This is a gem. From WSB in Atlanta:
The State Attorney General Sam Olens told Channel 2 Action News that someone is using a local student to request information that could aide in a terrorist attack on local law enforcement.
The Georgia International Law Enforcement Program at Georgia State University is a program that sends local officers abroad to learn from international officers, including Israelis, about fighting terrorism. Officers also teach international officers about civil rights and how to deal with protesters.
Recently, a Georgia State student group, the Progressive Student Alliance, submitted an open records request asking for information on the GILEE program, including the names of officers, where they were training and what, specifically, they were learning.
Olens told Channel 2 Action News anchor John Bachman that information was not only sensitive, but could be potentially deadly.
Tim Dalton with the Progressive Student Alliance told Bachman, “I’m not a terrorist. I’m a student. I’m a student that is concerned about programs in my community, which is the Georgia State community.”
And from there, we have the leap:
Olens told Bachman what the group is requesting goes beyond basic knowledge of the program and poses a security threat.
“Students have the right to expression, they have rights under the First Amendment like everyone else, but when you are specifically asking for data that explicitly harm law enforcement, that is no longer naive or innocent,” said Olens.
Olens suggested someone is using the Georgia State students to obtain this information.
Bachman asked Olens, “Who has been prompting these students to make these request?”
“I’m not going to speculate,” replied Olens.
“But do you think it’s somebody bigger?” asked Bachman.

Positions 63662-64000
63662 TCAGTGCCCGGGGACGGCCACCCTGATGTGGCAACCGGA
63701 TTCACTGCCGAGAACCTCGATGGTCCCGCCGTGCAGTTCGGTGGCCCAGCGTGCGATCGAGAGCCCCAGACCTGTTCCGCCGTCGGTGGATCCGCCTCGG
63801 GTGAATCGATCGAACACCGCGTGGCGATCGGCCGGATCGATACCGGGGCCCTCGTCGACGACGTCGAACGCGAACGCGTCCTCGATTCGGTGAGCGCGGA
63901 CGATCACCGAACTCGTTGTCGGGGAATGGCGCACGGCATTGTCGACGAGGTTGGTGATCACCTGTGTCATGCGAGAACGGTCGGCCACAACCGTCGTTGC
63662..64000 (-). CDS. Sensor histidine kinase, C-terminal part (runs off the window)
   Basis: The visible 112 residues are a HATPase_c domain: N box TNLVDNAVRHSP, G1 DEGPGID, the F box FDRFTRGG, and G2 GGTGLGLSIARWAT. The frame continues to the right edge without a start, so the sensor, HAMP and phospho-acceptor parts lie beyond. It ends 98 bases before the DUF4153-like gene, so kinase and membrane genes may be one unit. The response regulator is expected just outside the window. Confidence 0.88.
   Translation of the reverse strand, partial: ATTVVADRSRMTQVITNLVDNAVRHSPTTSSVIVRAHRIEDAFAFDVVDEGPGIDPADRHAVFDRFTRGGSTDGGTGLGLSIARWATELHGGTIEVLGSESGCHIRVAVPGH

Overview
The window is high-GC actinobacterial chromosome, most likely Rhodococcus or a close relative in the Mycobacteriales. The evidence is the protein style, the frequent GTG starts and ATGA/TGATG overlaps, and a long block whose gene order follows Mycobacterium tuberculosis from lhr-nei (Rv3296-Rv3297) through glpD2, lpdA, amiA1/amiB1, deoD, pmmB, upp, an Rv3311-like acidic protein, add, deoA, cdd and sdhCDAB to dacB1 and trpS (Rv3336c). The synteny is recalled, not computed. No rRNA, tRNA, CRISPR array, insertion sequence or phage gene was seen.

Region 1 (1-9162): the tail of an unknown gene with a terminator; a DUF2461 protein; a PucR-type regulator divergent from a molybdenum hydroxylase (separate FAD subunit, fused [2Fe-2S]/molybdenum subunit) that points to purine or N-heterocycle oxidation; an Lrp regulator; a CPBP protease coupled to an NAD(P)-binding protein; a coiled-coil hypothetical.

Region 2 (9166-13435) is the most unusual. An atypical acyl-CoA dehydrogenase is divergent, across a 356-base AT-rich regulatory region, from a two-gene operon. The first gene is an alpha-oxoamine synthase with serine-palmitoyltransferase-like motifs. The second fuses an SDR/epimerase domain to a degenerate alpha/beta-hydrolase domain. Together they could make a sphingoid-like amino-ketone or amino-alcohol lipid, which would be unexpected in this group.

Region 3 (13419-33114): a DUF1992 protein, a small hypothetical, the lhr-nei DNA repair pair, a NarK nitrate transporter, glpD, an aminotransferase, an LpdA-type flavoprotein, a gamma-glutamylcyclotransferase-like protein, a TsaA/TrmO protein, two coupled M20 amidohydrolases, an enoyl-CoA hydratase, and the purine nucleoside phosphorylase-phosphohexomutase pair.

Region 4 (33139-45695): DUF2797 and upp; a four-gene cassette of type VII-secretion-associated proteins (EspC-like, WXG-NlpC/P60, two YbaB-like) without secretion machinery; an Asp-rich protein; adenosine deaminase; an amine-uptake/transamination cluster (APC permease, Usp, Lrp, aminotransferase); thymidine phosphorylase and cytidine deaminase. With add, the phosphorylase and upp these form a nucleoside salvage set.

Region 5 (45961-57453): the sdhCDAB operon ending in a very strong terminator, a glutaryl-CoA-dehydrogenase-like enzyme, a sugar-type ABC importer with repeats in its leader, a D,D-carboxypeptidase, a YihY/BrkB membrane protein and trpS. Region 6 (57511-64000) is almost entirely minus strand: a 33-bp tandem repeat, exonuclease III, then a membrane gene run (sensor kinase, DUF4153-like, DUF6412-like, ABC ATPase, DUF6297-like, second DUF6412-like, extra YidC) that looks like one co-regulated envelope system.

“Absolutely. Students don’t wake up one morning and say I wonder where the Dunwoody police officers are receiving training in Israel on terrorism. I wonder where the bus starts from and goes to on day four of the program. I don’t think that is something a student groups comes up with,” said Olens.
So, we have a student group asking about the propriety of a campus-based entity that sends law enforcement officers from the Atlanta ‘burbs off to foreign lands to teach and learn. Could it be cover for a nice junket? Sure could? Could it be a completely legitimate, heart-warming story about officers training officers? Sure could. That’s called scrutiny, boys. It’s a really good part of democracy…keeps people accountable and all that.
The leap was buried so deeply, though, that it takes a minute to find. Do you see it?
“…someone is using a local student to request information that could aide in a terrorist attack on local law enforcement.”
Really? How? By releasing information about the groups who have already been on the trips? How does that endanger a soul? The only argument that can close that hole is the time-worn trope that ANY release of ANY information about this suddenly top-secret operation endangers them IMMEDIATELY. I ain’t buying.
Oh! and the best part? Look at the cutline under the video:
Students Ask For Information That Could Aid Terror Attack
Wow. Way to swallow the BS, WSB.
Filed under: 1. Records that matter, 2. Doc state of mind, 3. Access law | Tagged: Georgia, proposed exemptions, terrorism | Leave a Comment »